In recent years, a number of players have signed on to file a class action suit against the AFL to seek compensations for the effects of concussions they suffered during their careers. The Melbourne Margalit Injury Lawyers law firm is preparing to take the case to the Victorian Supreme Court. The firm has already spoken to a number of former players and believe they could get up to $2 million in compensation for each player.
The firm has also called for an overhaul of the existing workers' comp plans. One issue is professional sport players are exempt from coverage The firm's managing principal Michel Margalit said, "As it stands, AFL players are excluded from seeking WorkCover in Victoria which stop them making claims for medical and other expenses and weekly payments. AFL is big business and it is appalling to think that players are excluded from receiving care and compensation, while AFL executives on astronomical wages hold these entitlements.'' She used the precedent of USA NFL players suing the NFL for compensation.
(Ed. note: this is another story in our on-going coverage of the effects of concussion on AFL players.) Please read on...
The statement did not name any players who might be taking part in the class action, but she did say that none of the players her people had spoken with had received any sort of compensation but she said they heard the post-career stories, "The former players have told us heartbreaking stories of the impact that concussion sustained playing in the AFL has had on their personal lives, their families and their career after their footy ended." She pointed out that many of the players begin their careers as teenagers and do not understand the impact concussions and their effects can have on their futures, "These players need to be protected and adequately cared for if injured. The cost of Australian society receiving so much joy from the game is the obligation to care for our players. The time has come for change and to do what is right." She also said former players could file individual lawsuits against the AFL and their clubs for negligence.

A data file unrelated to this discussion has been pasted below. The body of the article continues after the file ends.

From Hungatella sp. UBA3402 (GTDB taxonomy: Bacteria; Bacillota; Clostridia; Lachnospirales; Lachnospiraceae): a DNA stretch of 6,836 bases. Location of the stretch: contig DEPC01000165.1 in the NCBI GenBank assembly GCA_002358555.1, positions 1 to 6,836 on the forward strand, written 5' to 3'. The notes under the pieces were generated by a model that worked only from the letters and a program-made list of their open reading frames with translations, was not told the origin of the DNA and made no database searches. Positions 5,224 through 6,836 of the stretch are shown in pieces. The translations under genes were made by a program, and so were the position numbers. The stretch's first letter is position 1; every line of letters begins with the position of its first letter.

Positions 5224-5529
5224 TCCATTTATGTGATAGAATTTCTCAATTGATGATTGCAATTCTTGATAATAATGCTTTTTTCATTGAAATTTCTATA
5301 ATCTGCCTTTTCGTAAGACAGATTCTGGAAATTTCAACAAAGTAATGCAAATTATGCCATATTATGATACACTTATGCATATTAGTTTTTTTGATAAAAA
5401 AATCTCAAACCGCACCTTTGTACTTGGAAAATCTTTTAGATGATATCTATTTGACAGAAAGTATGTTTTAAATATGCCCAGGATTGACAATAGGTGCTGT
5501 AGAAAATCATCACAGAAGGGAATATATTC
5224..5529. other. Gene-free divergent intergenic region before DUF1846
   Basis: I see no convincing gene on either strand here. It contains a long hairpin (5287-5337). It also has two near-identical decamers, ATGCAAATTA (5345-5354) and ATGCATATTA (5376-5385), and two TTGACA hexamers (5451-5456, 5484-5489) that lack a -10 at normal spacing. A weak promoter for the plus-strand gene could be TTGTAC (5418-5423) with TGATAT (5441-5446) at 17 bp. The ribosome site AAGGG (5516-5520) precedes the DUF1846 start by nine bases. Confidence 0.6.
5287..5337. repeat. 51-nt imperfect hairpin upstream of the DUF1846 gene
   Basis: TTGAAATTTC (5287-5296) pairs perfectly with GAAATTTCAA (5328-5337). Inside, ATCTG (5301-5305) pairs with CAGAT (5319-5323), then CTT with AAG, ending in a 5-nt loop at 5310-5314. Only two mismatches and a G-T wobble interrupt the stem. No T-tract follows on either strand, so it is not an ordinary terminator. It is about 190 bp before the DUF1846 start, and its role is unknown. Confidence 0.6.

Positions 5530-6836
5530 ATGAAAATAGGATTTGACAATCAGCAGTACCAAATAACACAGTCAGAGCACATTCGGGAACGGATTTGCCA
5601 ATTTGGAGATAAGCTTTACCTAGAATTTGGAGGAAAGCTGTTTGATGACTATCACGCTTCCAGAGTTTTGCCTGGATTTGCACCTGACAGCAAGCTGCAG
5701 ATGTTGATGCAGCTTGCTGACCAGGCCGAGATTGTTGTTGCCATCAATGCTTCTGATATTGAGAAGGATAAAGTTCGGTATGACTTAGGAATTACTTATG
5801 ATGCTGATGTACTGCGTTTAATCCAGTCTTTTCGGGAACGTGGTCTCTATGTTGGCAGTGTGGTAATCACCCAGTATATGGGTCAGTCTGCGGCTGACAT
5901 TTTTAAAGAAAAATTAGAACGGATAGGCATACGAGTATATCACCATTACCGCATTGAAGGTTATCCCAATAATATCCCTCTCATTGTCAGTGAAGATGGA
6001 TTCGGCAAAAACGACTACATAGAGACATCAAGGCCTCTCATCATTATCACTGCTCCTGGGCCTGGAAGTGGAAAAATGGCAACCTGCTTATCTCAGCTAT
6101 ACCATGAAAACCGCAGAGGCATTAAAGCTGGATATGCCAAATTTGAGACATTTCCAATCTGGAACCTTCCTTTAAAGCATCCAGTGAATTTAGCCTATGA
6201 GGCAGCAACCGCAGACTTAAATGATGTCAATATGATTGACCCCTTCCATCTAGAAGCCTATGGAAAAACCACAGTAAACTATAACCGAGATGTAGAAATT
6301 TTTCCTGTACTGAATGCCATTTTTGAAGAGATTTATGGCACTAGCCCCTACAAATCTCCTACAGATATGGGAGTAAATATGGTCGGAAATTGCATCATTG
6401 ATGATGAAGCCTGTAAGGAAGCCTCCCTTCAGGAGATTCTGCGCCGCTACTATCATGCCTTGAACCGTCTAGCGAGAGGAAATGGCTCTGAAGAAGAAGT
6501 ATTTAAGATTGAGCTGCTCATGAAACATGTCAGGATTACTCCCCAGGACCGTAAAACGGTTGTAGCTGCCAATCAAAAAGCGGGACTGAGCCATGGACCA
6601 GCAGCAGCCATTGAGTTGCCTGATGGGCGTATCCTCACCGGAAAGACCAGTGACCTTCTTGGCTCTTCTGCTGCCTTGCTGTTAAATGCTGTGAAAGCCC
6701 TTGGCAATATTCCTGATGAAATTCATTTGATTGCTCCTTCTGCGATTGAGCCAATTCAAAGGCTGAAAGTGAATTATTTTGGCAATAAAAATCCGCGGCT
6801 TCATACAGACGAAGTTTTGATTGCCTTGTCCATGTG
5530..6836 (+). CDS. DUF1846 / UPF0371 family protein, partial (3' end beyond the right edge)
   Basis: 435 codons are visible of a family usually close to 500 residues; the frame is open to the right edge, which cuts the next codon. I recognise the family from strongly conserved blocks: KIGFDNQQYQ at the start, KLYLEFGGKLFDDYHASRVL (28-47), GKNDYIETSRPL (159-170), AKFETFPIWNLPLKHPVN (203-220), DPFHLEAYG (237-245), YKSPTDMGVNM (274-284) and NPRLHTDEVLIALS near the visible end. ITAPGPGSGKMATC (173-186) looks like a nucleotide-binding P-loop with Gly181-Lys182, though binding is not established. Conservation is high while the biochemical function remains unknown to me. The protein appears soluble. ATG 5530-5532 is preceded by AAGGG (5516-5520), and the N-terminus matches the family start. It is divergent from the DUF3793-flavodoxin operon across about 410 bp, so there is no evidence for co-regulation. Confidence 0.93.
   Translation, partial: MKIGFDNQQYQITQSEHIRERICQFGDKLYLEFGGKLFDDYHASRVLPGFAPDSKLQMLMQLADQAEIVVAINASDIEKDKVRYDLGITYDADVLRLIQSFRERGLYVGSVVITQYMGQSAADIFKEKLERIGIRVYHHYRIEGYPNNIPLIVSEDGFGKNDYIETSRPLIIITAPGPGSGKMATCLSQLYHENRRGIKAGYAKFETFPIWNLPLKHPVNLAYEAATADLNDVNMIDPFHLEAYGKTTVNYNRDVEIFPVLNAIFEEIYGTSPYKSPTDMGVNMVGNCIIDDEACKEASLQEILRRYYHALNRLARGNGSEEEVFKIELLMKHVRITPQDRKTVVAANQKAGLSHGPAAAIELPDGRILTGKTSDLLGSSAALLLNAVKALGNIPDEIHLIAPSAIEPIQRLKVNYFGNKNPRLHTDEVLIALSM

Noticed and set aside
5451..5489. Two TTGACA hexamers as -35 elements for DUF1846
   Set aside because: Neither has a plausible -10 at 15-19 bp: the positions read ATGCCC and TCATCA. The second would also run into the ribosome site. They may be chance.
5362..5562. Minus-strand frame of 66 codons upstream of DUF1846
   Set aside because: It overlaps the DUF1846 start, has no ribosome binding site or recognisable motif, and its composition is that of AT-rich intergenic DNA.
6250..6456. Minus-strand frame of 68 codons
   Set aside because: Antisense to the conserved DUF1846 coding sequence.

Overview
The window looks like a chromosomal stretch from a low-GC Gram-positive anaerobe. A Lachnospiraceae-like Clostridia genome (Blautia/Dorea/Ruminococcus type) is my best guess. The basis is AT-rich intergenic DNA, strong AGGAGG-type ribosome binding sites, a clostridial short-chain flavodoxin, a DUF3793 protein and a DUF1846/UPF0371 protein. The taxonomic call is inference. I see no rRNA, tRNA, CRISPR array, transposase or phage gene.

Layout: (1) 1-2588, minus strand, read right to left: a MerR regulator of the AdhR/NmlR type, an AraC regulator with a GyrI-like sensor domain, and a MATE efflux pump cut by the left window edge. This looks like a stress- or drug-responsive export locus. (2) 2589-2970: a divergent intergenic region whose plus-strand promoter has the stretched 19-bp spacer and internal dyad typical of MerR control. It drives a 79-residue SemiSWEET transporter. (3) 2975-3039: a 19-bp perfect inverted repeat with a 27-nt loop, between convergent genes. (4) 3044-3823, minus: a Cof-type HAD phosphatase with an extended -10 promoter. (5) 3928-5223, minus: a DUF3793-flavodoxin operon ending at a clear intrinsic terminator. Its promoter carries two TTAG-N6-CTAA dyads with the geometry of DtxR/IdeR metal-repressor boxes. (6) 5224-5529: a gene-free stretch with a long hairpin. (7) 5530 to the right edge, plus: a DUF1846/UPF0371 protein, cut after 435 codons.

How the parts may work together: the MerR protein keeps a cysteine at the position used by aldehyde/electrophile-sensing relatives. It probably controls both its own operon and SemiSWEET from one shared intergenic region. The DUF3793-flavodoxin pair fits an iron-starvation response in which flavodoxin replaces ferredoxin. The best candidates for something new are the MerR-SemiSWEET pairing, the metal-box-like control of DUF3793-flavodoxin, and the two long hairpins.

The AFL released a statement saying the health and safety of all players at all levels was a priority and said the league took "concussion and the protection of the brain health of all those playing our game extremely seriously", citing changes made to concussion protocols, tribunal guidelines and on-field rules in the past 20 years to protect players' heads and improve the response to head knocks "in accordance with current and evolving science".
Submissions to a Senate inquiry into concussions in contact sports is urging consistent guidelines and definitions of concussion, and action on investment in research, better education and support for players, and a public registry for those affected. The Senate Standing Committee on Community Affairs is currently conducting an inquiry into the impact of concussion in contact sports. The inquiry has received a number of submissions from individuals and groups, all making recommendations for change, from adapted rules to more research funding and an Australia-wide concussion registry.
Article last changed on Friday, March 03, 2023 - 6:13 AM EST
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